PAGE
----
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Hacking happiness by Sebastian Nienaber


Do you remember when Western science scoffed at meditation? When it was considered pseudo-scientific (if not New-Agey) to talk about a mind-body connection or the possibility that our brains remain malleable and plastic throughout our lives? Sebastian Nienaber asks if you’ve noticed how things have changed.


Nowadays, hardly a day goes by without a new scientific study being published on how exercise can boost our memory, how meditation improves concentration or how the right kind of diet enhances our mood.


After centuries of looking at human life through a mechanical, one-dimensional lens, science is shifting towards a more nuanced and subtle understanding of what it means to be happy. Instead of alienating us from ourselves, science seems to point back to our multi-dimensional nature.


Along with the rise in scientific evidence, an increasing number of tracking devices and wearable technology now allow us to collect data on anything from our fitness and nutrition levels to the quality of our sleep. Neurofeedback devices can help us train our level of concentration and relaxation. On many levels, technology is starting to help us become more aware of the multitude of factors that make up our physical, mental and emotional wellbeing. Self-understanding and the pursuit of happiness have entered a technological and data-driven age.


From a scientific point of view, terms like happiness and wellbeing were always slightly elusive and a bit fluffy. Over the last decade, however, a growing number of studies have identified factors that can be said to make up our happiness. As such, attempts to quantify happiness have become more and more prevalent, as shown by the publication of the first World Happiness Report in 2012.


Assured by scientific evidence and geared with new technology, more and more people are becoming interested in how they function. Seeing a direct and quantifiable relationship between certain habits and how we feel empowers us to make positive changes to our lives. Suddenly, self-discovery and improvement – long considered by many to be just empty new-age jargon – are becoming more tangible, or dare I say, traceable possibilities.


The convergence of science, technology and wellbeing that I am describing has profound implications on our notion of happiness. We realise that we can decode or ‘hack’ our happiness.


Originally associated with computer crime, ‘hacking’ has taken on a whole new meaning in the last few years. Indicating curiosity and the ability to find out for ourselves, it suggests a greater sense of independence and self-reliance.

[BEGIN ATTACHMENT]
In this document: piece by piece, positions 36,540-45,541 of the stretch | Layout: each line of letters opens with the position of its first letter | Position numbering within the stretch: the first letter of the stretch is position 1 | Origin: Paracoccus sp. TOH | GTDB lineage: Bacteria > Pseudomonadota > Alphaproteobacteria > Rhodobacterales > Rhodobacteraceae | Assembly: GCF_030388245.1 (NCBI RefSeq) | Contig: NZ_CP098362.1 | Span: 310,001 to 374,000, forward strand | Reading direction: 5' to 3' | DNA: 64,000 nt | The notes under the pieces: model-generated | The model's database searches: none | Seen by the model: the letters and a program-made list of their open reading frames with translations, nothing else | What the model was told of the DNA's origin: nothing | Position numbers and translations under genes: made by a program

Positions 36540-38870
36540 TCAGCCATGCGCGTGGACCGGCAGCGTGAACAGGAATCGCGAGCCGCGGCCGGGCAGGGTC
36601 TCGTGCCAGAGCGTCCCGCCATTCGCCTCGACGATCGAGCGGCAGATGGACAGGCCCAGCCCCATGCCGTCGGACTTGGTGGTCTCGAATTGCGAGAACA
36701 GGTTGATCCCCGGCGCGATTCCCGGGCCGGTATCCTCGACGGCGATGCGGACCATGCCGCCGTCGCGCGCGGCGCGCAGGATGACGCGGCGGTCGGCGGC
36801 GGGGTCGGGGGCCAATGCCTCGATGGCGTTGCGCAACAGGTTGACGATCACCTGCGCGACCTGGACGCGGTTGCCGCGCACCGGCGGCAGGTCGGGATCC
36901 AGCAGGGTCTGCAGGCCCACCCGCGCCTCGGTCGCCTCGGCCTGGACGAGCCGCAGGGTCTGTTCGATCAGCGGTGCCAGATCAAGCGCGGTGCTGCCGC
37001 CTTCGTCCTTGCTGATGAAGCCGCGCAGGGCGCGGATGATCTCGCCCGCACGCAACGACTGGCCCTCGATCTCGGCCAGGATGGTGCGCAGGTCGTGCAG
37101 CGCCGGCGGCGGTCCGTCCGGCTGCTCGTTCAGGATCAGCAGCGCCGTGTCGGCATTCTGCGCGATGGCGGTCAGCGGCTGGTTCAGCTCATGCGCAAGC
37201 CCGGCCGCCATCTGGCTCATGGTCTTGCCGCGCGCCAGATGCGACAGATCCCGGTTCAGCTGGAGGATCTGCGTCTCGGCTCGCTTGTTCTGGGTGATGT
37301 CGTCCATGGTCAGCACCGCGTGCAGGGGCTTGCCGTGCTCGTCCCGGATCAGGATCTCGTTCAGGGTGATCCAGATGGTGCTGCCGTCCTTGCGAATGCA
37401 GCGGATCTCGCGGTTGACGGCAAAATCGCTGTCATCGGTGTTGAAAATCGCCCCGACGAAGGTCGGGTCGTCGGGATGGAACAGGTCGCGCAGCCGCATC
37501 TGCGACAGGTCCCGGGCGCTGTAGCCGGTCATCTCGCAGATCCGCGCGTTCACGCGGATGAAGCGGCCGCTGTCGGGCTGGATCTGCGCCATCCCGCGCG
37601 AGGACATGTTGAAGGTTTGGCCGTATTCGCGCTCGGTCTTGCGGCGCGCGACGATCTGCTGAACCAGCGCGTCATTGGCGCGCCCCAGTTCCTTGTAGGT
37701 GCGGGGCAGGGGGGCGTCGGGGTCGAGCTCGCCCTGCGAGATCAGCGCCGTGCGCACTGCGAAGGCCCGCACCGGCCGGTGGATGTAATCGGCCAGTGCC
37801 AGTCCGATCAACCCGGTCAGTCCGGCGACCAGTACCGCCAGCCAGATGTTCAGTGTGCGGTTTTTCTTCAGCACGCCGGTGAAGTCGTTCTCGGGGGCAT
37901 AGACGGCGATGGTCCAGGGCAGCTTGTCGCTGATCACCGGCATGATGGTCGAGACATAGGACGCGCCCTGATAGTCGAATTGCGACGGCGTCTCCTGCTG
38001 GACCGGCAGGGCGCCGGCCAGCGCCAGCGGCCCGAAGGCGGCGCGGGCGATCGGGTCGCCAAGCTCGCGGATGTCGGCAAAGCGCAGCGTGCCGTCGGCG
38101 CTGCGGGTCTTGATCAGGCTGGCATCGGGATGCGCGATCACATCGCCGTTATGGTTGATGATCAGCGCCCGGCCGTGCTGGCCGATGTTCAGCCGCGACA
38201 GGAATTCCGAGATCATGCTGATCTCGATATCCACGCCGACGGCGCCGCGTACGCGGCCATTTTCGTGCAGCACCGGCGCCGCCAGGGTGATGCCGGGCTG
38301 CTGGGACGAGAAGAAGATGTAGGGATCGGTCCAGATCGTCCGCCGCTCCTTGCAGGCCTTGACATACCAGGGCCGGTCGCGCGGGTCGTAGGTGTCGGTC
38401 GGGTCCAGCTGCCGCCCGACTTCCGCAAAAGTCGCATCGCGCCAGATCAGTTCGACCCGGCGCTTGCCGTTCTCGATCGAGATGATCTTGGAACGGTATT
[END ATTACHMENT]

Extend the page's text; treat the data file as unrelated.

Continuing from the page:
Take meditation for example. For a long time considered to be some new-age woo woo fad, it is rapidly being recognized as an inner technology, one that helps us to understand how our minds work. Or what about nutrition? It’s hard to miss how many people have become more conscious about their diet and response towards certain foods. Connect those (and many other) dots and you see a pattern where a lot more people are trying to ‘hack’ their happiness.


You might argue that this isn’t anything new, that, since the beginning of time, humans always wanted to be happy. True, but here is my point: for the first time in history, we are able to directly track and quantify different aspects of happiness, which in turn gives our technology and data-driven society the assurance and ability to more consciously engage in the pursuit of happiness.


This is exactly what motivated me to set up a conference called Hacking Happiness. Starting with a summit on human potential, performance and wellbeing, this conference took place from the 13th to the 15th of November in London. We are trying to tap into the zeitgeist, responding to the call of more and more who are interested in how they function – physically, mentally and emotionally.


We see it in many of our friends becoming more aware of how certain foods affect their mood, the secularisation of Meditation into Mindfulness or an increasing number of people becoming entrepreneurial. What they have in common is that they start hacking their happiness. They want to understand, find out for themself and become more self-reliant. Bringing together a global line-up of speakers on entrepreneurship, productivity, neuroscience, psychology and healthy living, Hacking Happiness is meant to catalyze this movement.

You can watch the conference on Human Potential, Performance and Wellbeing at www.hacking-happiness.co

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